A Forgotten Legacy

While the film industry and critics praise “Oppenheimer,” a sense of frustration prevails among the residents of New Mexico’s Tularosa Basin, who continue to grapple with the consequences of the Manhattan Project. Tina Cordova, a cancer survivor and founder of the Tularosa Basin Downwinders Consortium, expresses their feelings, stating, “They invaded our lives and our lands and then they left,” referring to the scientists and military personnel who conducted secret experiments over 200 miles away from their community.

The Consortium, alongside organizations like the Union of Concerned Scientists, has been striving to raise awareness about the impact of the Manhattan Project on New Mexico’s population. Advocates emphasize the necessity of acknowledging the human cost of the Trinity Test, the first atomic blast, and other nuclear weapons activities that have affected countless lives in the state.

The Ongoing Struggle for Recognition

As film enthusiasts celebrate the drama and brilliance of “Oppenheimer,” New Mexico downwinders feel overlooked by both the U.S. government and movie producers. The federal government’s compensation program for radiation exposure still does not include these affected individuals. The government’s selection of the remote and flat Trinity Test Site, without warning residents in the surrounding areas, further added to the controversy.

Living off the land, the rural population in the Tularosa Basin had no idea that the fine ash settling on their homes and fields was a result of the world’s first atomic explosion.

The government initially attempted to cover up the incident, attributing the bright light and rumble to an explosion at a munitions dump. It was only after the U.S. dropped atomic bombs on Japan weeks later that New Mexico residents realized the magnitude of what they had witnessed.

Tracing the Fallout

According to the Manhattan Project National Historical Park, large amounts of radiation were released into the atmosphere during the Trinity Test, with fallout descending over a vast area. Some of the fallout reached as far as the Atlantic Ocean, but the greatest concentration settled approximately 30 miles from the test site.

Now I Am Become Death, the Destroyer of Worlds.

J. Robert Oppenheimer

The consequences of this catastrophic event have affected generations of New Mexicans, who still await recognition and justice for the harm caused by nuclear weapons.

A Tale of Contrasts: Los Alamos and the Legacy of Oppenheimer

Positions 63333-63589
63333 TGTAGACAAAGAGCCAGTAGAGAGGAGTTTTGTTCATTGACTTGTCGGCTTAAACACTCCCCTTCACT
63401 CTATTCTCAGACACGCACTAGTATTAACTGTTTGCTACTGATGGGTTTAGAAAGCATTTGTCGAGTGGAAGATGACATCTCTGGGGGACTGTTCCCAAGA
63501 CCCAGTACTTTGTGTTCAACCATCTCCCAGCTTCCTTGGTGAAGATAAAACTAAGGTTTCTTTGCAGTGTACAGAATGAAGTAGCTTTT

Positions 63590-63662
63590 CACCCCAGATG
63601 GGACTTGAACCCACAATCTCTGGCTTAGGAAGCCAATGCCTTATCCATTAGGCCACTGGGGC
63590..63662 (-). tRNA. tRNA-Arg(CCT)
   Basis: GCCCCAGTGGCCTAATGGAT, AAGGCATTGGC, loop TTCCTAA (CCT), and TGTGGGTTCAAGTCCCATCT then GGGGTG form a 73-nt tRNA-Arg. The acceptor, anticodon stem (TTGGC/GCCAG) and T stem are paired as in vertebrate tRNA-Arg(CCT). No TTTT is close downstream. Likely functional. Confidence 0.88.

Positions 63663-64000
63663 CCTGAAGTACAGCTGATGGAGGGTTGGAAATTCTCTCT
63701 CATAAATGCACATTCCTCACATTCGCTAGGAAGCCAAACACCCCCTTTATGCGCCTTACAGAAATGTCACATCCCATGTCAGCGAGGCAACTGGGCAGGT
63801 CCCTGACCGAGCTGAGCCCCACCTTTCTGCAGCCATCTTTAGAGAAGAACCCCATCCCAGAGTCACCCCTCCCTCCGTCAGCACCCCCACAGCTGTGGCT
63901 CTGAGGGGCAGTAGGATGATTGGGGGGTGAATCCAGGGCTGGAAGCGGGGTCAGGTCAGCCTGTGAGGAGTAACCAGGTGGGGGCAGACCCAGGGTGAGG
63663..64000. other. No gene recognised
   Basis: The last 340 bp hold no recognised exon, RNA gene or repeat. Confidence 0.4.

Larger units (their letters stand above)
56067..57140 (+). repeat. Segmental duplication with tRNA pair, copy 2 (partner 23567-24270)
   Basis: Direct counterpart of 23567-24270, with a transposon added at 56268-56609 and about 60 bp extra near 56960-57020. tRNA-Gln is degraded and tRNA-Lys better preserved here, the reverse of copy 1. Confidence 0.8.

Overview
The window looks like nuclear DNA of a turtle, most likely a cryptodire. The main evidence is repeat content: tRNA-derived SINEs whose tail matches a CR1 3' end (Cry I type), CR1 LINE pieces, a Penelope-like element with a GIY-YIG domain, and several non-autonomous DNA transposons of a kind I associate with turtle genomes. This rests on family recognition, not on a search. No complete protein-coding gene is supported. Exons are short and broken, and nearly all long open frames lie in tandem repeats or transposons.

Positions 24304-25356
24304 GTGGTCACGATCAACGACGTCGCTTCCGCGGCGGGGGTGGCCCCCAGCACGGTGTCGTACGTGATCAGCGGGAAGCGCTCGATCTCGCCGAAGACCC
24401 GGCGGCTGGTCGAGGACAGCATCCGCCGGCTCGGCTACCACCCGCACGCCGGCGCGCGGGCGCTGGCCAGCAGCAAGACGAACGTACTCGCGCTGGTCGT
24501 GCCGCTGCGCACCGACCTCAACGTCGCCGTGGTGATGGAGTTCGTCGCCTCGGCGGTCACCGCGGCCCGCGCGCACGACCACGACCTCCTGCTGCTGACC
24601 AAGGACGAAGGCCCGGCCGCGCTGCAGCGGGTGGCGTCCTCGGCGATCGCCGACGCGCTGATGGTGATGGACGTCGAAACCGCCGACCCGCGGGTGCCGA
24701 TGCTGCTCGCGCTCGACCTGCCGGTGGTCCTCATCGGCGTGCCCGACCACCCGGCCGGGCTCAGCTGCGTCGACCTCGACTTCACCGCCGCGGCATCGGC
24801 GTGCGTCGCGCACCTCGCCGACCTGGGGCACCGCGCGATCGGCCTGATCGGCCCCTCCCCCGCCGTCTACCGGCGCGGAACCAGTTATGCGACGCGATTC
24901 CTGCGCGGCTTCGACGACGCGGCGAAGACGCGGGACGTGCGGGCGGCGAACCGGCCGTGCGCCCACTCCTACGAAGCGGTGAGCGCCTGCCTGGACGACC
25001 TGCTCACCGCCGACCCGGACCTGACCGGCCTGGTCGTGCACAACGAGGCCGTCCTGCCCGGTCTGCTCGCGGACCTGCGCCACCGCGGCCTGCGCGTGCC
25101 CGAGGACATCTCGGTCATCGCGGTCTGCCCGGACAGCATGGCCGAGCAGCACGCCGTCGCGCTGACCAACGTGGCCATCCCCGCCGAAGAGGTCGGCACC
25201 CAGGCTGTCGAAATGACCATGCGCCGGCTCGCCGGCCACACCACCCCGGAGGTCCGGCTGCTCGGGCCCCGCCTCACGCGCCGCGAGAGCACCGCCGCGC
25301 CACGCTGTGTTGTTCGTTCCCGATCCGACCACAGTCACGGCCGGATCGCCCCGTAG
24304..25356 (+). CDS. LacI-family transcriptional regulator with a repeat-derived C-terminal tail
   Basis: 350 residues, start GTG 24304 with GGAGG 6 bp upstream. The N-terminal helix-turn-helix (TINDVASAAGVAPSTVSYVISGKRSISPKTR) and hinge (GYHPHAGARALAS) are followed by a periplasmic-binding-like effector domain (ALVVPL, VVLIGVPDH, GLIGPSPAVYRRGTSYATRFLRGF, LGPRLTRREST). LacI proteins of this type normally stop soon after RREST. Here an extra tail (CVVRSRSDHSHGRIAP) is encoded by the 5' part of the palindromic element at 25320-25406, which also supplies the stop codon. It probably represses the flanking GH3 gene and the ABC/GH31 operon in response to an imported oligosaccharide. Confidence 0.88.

As the film’s spotlight shines on the life of J. Robert Oppenheimer, a contrasting narrative unfolds in Los Alamos, more than 200 miles north of the Tularosa Basin. Los Alamos stands as a symbol of Oppenheimer’s legacy, housing one of the nation’s premier national laboratories and boasting the highest percentage of people with doctorate degrees in the U.S.

Oppenheimer’s influence is evident throughout Los Alamos, with a street bearing his name and an IPA named in his honor at a local brewery. The city embraces its scientific legacy, showcasing his handwritten notes and ID card in a museum exhibit. Los Alamos National Laboratory employees played a significant role in the film, contributing as extras and engaging in enlightening discussions during breaks.

The “Oppenheimer” Movie

Director Christopher Nolan’s perspective on the Trinity Test and its profound impact is evident in his approach to “Oppenheimer.” He has described the event as an extraordinary moment in human history and expressed his desire to immerse the audience in the pivotal moment when the button was pushed. Nolan’s dedication to bringing historical accuracy and emotional depth to the screen is evident as he draws inspiration from Kai Bird and Martin J. Sherwin’s Pulitzer Prize-winning book, “American Prometheus: The Triumph and Tragedy of J. Robert Oppenheimer.

For Nolan, Oppenheimer’s story is a potent blend of dreams and nightmares, capturing the complexity and consequences of the Manhattan Project. As the film reaches global audiences, it also offers a unique opportunity to raise awareness about the downwinders in New Mexico, whose lives were forever altered by the legacy of nuclear weapons testing.

The Oppenheimer Festival and Beyond

Los Alamos is determined to use the Oppenheimer Festival as an opportunity to educate visitors about the true stories behind the film’s events. The county’s “Project Oppenheimer” initiative, launched in early 2023, encompasses forums, documentaries, art installations, and exhibits that delve into the scientific contributions of the laboratory and the social implications of the Manhattan Project.

A special area during the festival will facilitate discussions about the movie, fostering a deeper understanding of the community’s history. The county aims to continue revisiting and discussing the legacy of the Manhattan Project, ensuring that the impact of this pivotal moment in history is never forgotten.

As “Oppenheimer” takes audiences on an emotional journey, it serves as a reminder that every historical event carries with it complex and multifaceted implications. The movie may celebrate the scientific achievements of the past, but it also illuminates the urgent need to recognize and address the human cost that persists to this day.